## Basic Econometric Concepts: Time Series

Today I will review a few basic concepts of time series econometrics. A time series is a stochastic process where observations appear in different time periods. For instance, {zi} (i=1,2,3,…) is a stochastic process with zi representing the GDP each quarter. Below are a few important definitions which are important to econometric estimation using time…

## Type I vs. Type II errors

One of the basic concepts in statistics is the use mathematically rigorous tests to determine whether or not a researcher can reject their null hypothesis. The null hypothesis is the state of the world the researcher assumes exists. The alternative hypothesis is—as the name suggests—an alternative to the null hypothesis. Through these statistical tests, researchers…

## Hausman Endogeneity Test

OrdinaryÂ Least SquaresÂ  If you have studied basic statistics, its likely that you have come across the ordinary least squares (OLS) estimation technique.Â  OLS attempts to minimize the squared distance between dependent variables (‘y‘) and the a linear prediction of yÂ (y_hat=xÎ²).Â  The parameter vector ‘Î²_ols‘ minimizes this distance.Â Â The most important assumptionÂ in order for Î² toÂ reflect toÂ true…

## Ordered Probit (or Logit) Estimation

What is one to do when the dependent variable under investigation is categorical?  Well if these categories are ordered, then an ordered probit (or logit) estimation technique is a sensible means for estimation.  An example where ordered probit estimation should be used is for an integer index ranking of physician quality between one and five.    On…

## Disproportionate Stratified Sampling

Many data sets that social scientists come across use disproportionate stratified sampling. If a subpopulation is small, the survey designers may want to oversample this group. For example, in the Survey of Income and Program Participation (SIPP) poor individuals are oversampled and in the Community Tracking Study (CTS) uninsured individuals are oversampled in order to…

## Poisson Distribution Estimation

The Poisson distribution is one that is often used in health economics.  Wikipedia has a nice basic summary of the Poisson distribution; Wolfram MathWorld gives a more sophisticated analysis.  The distribution is where ‘λ‘ is equal to the number of expected occurrences in a period.  The distribution expresses the probability of a number of events…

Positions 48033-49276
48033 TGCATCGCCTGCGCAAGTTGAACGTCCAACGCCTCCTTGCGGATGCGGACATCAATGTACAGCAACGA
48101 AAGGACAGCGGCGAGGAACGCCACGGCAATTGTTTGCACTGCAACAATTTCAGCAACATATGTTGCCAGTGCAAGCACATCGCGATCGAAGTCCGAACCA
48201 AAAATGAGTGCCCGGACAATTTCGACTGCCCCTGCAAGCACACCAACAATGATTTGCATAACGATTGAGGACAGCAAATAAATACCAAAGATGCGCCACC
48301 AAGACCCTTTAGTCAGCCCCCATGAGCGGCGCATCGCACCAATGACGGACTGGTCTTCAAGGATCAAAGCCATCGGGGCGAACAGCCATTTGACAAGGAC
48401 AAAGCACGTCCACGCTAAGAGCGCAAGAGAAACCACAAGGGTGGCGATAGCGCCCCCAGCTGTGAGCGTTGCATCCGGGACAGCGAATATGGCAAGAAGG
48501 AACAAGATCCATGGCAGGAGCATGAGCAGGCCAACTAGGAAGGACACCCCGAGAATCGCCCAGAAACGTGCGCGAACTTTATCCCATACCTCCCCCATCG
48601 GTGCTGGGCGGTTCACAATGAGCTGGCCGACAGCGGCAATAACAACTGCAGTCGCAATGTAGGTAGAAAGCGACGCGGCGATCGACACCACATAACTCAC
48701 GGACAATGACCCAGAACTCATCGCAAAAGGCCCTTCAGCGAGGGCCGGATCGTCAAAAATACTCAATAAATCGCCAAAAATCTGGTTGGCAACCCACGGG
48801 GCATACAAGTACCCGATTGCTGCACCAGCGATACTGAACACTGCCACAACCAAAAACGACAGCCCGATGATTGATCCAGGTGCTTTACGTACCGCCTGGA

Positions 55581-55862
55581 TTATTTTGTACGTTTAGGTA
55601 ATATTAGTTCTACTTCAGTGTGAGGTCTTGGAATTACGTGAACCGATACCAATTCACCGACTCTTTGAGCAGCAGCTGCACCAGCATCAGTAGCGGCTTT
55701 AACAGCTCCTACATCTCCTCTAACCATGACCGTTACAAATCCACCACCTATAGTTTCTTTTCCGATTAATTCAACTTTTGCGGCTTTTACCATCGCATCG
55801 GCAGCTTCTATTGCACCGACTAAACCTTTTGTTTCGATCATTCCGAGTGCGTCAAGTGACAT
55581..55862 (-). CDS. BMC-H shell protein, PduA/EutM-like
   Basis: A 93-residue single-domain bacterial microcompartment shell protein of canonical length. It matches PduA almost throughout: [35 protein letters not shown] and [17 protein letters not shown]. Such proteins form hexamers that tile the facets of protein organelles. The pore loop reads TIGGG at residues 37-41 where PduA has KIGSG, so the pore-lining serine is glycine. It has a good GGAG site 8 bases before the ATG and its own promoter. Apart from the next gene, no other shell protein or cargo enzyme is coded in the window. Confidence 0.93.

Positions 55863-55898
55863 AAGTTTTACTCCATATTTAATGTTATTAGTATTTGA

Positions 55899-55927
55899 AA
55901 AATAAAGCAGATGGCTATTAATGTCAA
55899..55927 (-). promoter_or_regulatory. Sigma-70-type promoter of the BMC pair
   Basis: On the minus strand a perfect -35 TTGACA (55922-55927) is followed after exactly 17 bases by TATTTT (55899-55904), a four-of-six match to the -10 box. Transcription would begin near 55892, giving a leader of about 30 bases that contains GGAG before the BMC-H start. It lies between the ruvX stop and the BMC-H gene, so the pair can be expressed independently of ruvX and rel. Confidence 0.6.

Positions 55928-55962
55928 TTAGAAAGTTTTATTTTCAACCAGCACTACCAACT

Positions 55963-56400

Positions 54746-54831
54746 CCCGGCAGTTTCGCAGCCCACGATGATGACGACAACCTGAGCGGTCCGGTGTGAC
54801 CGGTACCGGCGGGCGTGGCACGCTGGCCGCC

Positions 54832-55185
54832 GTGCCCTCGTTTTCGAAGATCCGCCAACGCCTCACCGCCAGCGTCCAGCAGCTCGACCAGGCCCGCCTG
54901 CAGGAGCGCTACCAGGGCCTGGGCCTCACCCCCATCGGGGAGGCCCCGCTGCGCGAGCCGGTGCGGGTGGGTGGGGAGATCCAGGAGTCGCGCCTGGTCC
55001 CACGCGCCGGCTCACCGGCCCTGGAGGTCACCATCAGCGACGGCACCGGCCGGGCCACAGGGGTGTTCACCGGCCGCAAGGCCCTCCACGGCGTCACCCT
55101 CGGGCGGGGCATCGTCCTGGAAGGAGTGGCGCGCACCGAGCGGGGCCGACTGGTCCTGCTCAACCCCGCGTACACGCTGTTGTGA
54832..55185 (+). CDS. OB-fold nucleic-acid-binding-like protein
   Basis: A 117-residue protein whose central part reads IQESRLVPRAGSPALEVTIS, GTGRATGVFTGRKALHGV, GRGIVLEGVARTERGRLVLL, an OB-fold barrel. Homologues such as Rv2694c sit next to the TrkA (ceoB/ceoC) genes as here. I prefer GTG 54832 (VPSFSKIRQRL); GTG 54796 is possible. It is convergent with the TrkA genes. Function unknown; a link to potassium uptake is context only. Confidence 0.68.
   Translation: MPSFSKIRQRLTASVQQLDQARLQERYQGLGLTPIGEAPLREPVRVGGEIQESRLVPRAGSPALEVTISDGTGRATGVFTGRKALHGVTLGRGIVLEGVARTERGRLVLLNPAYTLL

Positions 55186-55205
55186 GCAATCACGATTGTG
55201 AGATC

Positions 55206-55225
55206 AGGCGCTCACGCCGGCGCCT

## Adverse Selection and the purchase of in Medigap Insurance

Jason has insurance and his brother Nosaj does not.  Jason utilizes more medical services than Nosaj.  Is this situation occuring because Jason is truly sicker than Nosaj (adverse selection), or is this because since Jason has insurance, medical services are cheaper for him than Nosaj (moral hazard)?  Disentangling the problems of moral hazard and adverse selection…

## Contingent Valuation Method

How much would you be willing to pay for a cancer treatment with a 2% chance of working?  How much would you be willing to spend for a new vaccine that was as effective as a prior vaccine, but was now available in chewable tablets?  One way to answer questions regarding new products or goods…

## Social Security Around the World XI: Measuring Benefits

Throughout the past week, I have spoke of the work disincentives many social security programs create.  The question is: how do we measure these disincentives.  The economics literature has given three different metrics to measure implicit social security wealth a retiree has and I will discuss each in turn. Accrual The accrual method measures how much…

## SCHIP expansion in Minnesota and New York

Under the Balanced Budget Act of 1997, the Federal government established the State Children’s Health Insurance Program (SCHIP), which was aimed at reducing the number of uninsured children in the United States. States were given a variety of options of how to implement this program. Nineteen states decided to operate the SCHIP program as an…